UN official: Regulation Law violates international law

UN High Commissioner for Human Rights blasts Regulation Law, warns it will have "far-reaching consequences".

Ben Ariel,

UN High Commissioner for Human Rights Zeid Ra'ad Al Hussein
UN High Commissioner for Human Rights Zeid Ra'ad Al Hussein
Reuters

The UN human rights chief on Thursday slammed the “Regulation Law”, which passed its first reading in the Knesset on Wednesday, saying it would clearly violate international law.

"I strongly urge lawmakers to reconsider their support for this bill, which if enacted, would have far-reaching consequences and would seriously damage the reputation of Israel around the world," said UN High Commissioner for Human Rights Zeid Ra'ad Al Hussein, according to AFP.

"In enabling the use of land privately-owned by Palestinians for Israeli settlements without the owners' consent, this legislation would violate international law,” he added.

"Israel as the occupying power, must respect the private property of Palestinians, regardless of whether or not compensation is provided," said Al Hussein.

"All Israeli settlements -- whether outposts built without formal approval but often with the support of the Israeli authorities and which are currently illegal under Israeli law, or settlements approved by Israel -- are clearly and unequivocally illegal under international law and constitute one of the main obstacles to peace," he charged.

"They are also the principal cause of a wide range of human rights violations inside the occupied West Bank, including East Jerusalem."

The bill would allow the Israeli government to recognize construction built with government assistance and in good faith — meaning those outposts whose builders were not aware they were constructing on private land. If the original owners of the land are known, they would be eligible to receive financial compensation from the government.

The legislation, which still needs to pass two more readings at the Knesset in order to become law, has come under fire by the international community.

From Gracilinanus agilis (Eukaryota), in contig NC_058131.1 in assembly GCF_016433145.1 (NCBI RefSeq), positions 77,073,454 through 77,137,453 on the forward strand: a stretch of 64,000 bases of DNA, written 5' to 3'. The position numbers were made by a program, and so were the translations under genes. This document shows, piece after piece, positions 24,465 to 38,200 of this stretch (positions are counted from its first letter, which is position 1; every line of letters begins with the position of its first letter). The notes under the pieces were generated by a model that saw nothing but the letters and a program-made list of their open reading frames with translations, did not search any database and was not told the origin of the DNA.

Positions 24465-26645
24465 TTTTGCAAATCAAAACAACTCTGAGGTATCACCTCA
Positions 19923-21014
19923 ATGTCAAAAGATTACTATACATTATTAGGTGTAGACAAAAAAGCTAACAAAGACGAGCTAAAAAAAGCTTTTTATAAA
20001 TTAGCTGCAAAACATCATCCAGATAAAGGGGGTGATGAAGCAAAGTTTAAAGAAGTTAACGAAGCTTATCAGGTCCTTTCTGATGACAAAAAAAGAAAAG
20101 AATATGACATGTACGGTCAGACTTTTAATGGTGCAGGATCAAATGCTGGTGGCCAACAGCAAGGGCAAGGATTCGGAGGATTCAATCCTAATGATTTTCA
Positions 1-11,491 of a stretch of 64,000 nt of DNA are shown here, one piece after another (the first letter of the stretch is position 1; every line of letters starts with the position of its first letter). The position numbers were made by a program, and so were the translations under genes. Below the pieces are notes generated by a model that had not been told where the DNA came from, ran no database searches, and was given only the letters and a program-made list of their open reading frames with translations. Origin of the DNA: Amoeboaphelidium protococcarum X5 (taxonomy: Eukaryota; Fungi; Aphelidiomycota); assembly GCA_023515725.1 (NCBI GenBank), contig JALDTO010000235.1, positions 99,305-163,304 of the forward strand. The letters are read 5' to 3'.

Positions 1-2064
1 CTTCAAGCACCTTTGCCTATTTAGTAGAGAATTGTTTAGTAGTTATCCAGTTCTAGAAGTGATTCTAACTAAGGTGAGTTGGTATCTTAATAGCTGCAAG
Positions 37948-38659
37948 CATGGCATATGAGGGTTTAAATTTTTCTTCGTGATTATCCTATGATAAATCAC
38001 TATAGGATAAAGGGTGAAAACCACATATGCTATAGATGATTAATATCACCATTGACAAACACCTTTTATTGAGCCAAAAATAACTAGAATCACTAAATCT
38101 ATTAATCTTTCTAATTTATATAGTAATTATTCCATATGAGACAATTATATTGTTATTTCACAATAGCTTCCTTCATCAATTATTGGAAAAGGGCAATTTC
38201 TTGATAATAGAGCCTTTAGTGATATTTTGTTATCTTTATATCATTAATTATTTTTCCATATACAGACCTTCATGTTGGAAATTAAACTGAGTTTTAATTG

Earlier on Thursday, the European Union expressed its “strong opposition” to the Regulation Law.

“If it passes, this would be the first law adopted by the Knesset on the status of land in the West Bank, an occupied territory not under its jurisdiction. Senior members of the Israeli government have called this a step toward annexation of the West Bank,” the EU statement read.

“Recalling that settlements are illegal under international law, constitute an obstacle to peace and threaten to make the two-state solution impossible, the European Union reiterates its strong opposition, in line with the position of the Middle East Quartet, to Israel’s settlement policy and all actions taken in this context,” it added.

The State Department blasted the law as well earlier this week, warning it “would be profoundly damaging to the prospects for a two-state solution”.

On Monday, shortly after the bill passed its preliminary reading, the UN’s envoy to the Middle East, Nickolay Mladenov, blasted the legislation, claiming it "has the objective of protecting illegal settlements built on private Palestinian property in the West Bank.”

"It is a very worrying initiative. I encourage Israeli legislators to reconsider such a move that would have far-reaching legal consequences across the occupied West Bank," added the envoy.




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